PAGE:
Experimental study of water subcooling effect on steam-water flooding in a large-diameter vertical tube Conference Paper uri icon


  • An experimental study is being conducted at Texas A&M University to investigate countercurrent flow and "flooding"phenomena in light water reactor systems, in order to improve the safety of current and future reactors. In a countercurrent, two-phase flow system, flooding can be defined as the onset of flow reversal of the liquid component which results in co-current flow. To better understand the occurrence of flooding in the surge line geometry of a PWR, experiments have been conducted in a 76.2 mm (3-inch) diameter tube with subcooled water and slightly superheated steam as the working fluids at atmospheric pressure. The authors have previously reported the conditions for flooding with water flow rates that vary from 0.00022 to 0.00076 m3/s (3.5 to 12 GPM) and a water inlet temperature of about 70°C (158°F). The steam flow rate needed to achieve flooding decreased with water flow rate up to some transition water flow rate. Above this water flow rate, the required steam flow rate increased with water flow rate. For certain combinations of liquid and steam flow rates, flooding was not observed until the local water temperature reached the saturation temperature. Once saturation was achieved, the steam no longer condensed and could transfer enough momentum to carry the liquid upward. This paper focuses on the effect of water subcooling on flooding conditions. Data for a range of water inlet subcooling are presented. The degree of subcooling in these tests was observed to affect the steam flow rate needed for flooding by affecting the amount of phase change heat transfer. The effect of subcooling on phase change and on energy balances within the test section are explained from a phenomenological perspective and implications for reactor safety analysis are discussed.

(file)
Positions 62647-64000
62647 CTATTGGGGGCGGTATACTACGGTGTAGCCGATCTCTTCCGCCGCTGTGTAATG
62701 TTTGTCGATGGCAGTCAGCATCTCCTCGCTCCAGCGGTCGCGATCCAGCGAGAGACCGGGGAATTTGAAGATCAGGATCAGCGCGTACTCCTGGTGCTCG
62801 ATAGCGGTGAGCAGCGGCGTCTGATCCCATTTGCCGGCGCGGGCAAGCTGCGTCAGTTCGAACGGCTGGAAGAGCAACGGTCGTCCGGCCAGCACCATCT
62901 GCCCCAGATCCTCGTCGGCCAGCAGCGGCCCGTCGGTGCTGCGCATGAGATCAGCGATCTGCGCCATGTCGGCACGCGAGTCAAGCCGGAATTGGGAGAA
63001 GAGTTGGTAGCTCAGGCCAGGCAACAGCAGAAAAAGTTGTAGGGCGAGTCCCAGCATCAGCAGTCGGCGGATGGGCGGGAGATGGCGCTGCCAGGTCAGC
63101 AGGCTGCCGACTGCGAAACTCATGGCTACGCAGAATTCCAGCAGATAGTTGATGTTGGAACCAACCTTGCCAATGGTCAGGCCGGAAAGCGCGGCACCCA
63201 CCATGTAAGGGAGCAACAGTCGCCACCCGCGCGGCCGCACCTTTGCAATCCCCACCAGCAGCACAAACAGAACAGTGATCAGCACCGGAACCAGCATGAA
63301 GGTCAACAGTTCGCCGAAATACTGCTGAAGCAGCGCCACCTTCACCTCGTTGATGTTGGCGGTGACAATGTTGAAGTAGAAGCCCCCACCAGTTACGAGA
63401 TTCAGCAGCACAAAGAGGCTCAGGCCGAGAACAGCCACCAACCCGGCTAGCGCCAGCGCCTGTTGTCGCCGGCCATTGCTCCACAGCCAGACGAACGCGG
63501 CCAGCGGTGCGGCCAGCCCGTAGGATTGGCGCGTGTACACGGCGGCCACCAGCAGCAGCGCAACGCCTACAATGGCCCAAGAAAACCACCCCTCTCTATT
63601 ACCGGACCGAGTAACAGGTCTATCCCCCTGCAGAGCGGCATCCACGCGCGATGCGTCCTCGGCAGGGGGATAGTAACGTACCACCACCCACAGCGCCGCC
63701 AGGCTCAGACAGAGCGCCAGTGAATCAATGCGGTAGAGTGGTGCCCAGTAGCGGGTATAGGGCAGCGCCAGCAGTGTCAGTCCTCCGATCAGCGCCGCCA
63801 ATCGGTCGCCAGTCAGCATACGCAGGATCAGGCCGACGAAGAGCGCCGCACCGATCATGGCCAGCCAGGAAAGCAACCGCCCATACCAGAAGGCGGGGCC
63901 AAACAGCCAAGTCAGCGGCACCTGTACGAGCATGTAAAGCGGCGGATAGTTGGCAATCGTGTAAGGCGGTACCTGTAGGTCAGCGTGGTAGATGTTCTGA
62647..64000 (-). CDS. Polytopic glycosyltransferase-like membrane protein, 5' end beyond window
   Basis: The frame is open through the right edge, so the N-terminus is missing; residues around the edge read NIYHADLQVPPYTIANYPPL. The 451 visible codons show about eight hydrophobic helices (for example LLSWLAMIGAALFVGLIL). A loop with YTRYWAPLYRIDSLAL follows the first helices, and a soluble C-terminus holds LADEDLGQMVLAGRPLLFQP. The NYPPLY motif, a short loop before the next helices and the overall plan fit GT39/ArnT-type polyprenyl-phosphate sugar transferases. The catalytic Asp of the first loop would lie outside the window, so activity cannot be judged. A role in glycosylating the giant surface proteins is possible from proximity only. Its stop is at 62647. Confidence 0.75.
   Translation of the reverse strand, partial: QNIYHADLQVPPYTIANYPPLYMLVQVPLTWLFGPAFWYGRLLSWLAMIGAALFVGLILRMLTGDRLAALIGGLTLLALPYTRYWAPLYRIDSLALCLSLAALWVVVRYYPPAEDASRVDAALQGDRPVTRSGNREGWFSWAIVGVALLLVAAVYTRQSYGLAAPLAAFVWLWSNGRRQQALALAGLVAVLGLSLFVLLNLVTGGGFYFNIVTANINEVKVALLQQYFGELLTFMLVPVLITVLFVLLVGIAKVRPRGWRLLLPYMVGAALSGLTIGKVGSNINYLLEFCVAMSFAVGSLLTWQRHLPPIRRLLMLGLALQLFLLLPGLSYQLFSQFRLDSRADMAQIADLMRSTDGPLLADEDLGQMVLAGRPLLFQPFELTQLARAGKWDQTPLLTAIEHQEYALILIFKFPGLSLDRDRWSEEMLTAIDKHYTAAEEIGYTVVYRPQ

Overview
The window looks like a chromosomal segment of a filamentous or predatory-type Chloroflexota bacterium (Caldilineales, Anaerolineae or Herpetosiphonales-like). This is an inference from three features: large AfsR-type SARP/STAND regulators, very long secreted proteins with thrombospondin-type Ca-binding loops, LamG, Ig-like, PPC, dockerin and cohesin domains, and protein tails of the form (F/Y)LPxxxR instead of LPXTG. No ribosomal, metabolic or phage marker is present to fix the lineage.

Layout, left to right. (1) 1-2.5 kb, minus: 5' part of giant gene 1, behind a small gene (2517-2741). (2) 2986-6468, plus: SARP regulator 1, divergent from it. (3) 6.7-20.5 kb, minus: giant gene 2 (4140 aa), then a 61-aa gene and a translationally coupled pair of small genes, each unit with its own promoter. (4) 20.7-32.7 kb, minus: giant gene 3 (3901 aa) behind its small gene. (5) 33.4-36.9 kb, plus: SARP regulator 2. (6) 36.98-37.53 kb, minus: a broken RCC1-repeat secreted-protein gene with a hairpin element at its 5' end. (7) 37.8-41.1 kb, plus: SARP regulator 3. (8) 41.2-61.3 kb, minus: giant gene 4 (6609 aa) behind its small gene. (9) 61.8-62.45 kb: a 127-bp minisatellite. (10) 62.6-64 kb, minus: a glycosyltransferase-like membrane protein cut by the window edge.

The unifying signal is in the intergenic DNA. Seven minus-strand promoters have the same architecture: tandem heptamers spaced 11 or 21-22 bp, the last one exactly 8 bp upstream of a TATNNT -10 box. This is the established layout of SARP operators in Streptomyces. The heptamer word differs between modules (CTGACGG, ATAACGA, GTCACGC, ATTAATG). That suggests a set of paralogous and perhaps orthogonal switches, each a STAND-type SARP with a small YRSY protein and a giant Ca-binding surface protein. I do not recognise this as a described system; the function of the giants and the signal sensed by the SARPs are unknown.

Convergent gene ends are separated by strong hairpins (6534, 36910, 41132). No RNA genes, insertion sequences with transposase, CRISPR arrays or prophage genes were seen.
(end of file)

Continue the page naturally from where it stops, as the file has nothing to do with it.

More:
author list (cited authors)

  • Draznin, O., Ritchey, S. N., & Vierow, K.

publication date

  • September 2010